I would like to know the views that the historians of this age give about the destruction of the Indus Civilisation. Some views were like foreign invasions, natural disasters and epidemics. But I would like to know the latest views.
We don't really know.
For comparison, note that historians are still arguing over what exactly caused the fall of the (western) Roman Empire, which at the time was the most literate Civilization on earth. If they can't agree on that, it is probably not reasonable to expect certain knowledge about the exact cause for the decline of a bronze-age civilization that was barely literate (and what little we have undeciphered), and had no literate neighbors.
All we can really know is what archeology can tell us. It does appear that it declined and eventually faded away over a long period of time, rather than just mysteriously disappearing one day. That makes disaster theories like destruction at the hand of an Ayrian Invasion much less attractive than they used to be.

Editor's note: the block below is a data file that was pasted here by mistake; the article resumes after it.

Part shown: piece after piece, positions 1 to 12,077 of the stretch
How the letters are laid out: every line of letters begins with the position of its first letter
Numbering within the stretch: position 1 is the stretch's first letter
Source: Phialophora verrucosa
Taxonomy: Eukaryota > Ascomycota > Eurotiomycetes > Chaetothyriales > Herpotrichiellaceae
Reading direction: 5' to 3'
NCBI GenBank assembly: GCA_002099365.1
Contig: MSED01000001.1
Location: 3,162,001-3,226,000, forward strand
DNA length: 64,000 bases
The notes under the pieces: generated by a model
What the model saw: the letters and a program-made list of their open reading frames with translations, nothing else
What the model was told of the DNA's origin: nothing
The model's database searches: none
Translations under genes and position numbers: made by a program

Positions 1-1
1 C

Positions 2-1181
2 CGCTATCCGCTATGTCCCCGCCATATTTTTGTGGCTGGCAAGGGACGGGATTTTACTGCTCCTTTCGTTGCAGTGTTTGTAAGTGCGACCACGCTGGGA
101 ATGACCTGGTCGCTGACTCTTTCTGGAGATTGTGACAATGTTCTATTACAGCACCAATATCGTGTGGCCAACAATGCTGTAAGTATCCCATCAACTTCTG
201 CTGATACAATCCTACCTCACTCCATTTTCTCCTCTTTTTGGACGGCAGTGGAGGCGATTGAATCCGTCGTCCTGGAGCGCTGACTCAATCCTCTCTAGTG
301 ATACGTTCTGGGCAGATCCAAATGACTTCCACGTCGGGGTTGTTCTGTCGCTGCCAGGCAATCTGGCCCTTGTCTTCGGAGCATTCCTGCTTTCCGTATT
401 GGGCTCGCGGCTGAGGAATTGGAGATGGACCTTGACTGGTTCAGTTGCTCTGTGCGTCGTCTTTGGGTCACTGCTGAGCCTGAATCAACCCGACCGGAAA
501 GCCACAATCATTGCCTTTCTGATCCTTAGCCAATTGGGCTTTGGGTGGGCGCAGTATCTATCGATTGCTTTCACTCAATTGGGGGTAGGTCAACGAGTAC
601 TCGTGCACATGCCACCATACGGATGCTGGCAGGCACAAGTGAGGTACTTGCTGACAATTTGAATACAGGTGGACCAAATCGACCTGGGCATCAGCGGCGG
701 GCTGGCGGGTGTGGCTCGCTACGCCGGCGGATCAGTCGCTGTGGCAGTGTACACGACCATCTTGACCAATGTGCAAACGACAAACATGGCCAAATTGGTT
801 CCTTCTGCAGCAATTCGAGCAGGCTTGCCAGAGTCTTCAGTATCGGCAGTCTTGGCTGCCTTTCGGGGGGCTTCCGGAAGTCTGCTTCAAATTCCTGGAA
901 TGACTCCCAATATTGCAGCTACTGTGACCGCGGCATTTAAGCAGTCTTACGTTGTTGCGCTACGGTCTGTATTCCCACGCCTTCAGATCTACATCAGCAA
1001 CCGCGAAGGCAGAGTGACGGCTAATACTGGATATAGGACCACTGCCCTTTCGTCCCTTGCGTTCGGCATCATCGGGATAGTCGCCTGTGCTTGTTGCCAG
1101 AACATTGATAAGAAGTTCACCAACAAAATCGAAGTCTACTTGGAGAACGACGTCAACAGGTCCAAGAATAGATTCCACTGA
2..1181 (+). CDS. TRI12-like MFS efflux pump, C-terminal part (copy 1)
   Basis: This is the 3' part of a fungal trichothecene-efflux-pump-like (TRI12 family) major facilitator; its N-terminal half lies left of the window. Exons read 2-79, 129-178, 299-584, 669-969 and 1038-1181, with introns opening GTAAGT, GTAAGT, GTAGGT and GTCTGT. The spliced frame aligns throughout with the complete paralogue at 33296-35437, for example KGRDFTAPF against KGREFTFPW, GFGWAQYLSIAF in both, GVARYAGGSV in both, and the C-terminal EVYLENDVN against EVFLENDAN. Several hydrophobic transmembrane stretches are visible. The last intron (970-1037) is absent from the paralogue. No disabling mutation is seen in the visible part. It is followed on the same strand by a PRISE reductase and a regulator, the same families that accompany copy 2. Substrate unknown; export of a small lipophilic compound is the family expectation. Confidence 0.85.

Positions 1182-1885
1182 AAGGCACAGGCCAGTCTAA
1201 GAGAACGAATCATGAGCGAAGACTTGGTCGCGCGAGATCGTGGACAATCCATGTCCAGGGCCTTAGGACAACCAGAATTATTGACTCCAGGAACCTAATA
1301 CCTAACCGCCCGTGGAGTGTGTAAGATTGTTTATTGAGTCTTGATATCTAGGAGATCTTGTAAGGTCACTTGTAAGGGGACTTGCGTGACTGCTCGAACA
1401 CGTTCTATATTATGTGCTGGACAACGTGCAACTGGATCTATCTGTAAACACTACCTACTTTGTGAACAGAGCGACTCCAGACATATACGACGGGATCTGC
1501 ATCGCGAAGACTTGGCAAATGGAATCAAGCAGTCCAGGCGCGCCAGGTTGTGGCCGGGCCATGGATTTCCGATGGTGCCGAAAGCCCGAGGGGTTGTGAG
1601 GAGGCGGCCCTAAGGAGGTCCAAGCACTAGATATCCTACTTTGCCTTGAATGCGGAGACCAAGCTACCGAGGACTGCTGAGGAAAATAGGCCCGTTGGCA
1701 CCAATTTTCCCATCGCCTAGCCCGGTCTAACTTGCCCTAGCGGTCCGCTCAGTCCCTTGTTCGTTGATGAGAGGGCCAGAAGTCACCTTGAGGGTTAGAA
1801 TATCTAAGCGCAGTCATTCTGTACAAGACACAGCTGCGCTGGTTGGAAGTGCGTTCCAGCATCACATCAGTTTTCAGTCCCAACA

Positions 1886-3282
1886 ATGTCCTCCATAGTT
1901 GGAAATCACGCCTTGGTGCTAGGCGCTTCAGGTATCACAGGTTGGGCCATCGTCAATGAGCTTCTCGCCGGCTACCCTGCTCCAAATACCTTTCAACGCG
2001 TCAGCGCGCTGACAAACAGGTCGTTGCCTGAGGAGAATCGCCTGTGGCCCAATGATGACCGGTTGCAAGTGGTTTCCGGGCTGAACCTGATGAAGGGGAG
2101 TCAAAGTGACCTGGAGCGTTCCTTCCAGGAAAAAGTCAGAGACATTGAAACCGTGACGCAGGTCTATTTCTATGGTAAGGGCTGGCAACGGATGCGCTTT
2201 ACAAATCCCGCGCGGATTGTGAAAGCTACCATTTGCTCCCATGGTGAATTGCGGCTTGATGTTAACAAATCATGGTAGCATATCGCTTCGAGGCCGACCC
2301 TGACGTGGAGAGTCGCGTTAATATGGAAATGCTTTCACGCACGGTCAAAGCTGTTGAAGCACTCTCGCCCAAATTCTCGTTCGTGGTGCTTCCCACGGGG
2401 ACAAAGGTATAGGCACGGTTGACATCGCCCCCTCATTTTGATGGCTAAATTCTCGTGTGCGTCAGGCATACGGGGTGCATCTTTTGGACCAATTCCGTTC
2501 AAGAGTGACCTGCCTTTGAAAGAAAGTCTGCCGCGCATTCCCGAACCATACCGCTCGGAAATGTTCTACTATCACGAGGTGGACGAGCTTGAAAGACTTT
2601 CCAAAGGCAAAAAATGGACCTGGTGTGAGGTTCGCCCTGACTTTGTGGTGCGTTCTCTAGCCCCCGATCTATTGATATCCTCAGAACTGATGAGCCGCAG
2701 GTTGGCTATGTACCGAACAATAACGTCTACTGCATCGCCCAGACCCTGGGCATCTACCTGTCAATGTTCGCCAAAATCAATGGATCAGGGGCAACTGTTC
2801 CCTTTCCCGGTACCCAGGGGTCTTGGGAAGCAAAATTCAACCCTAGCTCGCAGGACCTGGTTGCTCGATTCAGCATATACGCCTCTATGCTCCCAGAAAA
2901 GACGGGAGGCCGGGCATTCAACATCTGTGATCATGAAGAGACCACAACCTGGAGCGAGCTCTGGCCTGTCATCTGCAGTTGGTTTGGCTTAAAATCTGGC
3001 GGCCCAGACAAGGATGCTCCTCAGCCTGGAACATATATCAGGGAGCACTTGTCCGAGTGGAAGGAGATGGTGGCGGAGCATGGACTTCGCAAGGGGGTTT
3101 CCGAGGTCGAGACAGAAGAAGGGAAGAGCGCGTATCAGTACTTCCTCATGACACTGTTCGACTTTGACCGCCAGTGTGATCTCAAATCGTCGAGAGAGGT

The current darling appears to be Climate change (drought). However I should warn you that Climate change appears to be the go-to explanation these days for the decline of any culture we don't have good records for (and some we do). This may be due to the fact that it really has been the major stressing factor for cultures in human history, but the cynic in me has to wonder if its just a scholatic fad.
+1 for citing climate change. Is it not an assumption to say that they were barely literate? Rivers from the Himalayas change their course quite often and it is still a problem in the indian subcontinent. The extinction/change of course of the ancient river saraswati could be a reason too. http://www.stephen-knapp.com/recent_research_on_the_sarasvati_river.htm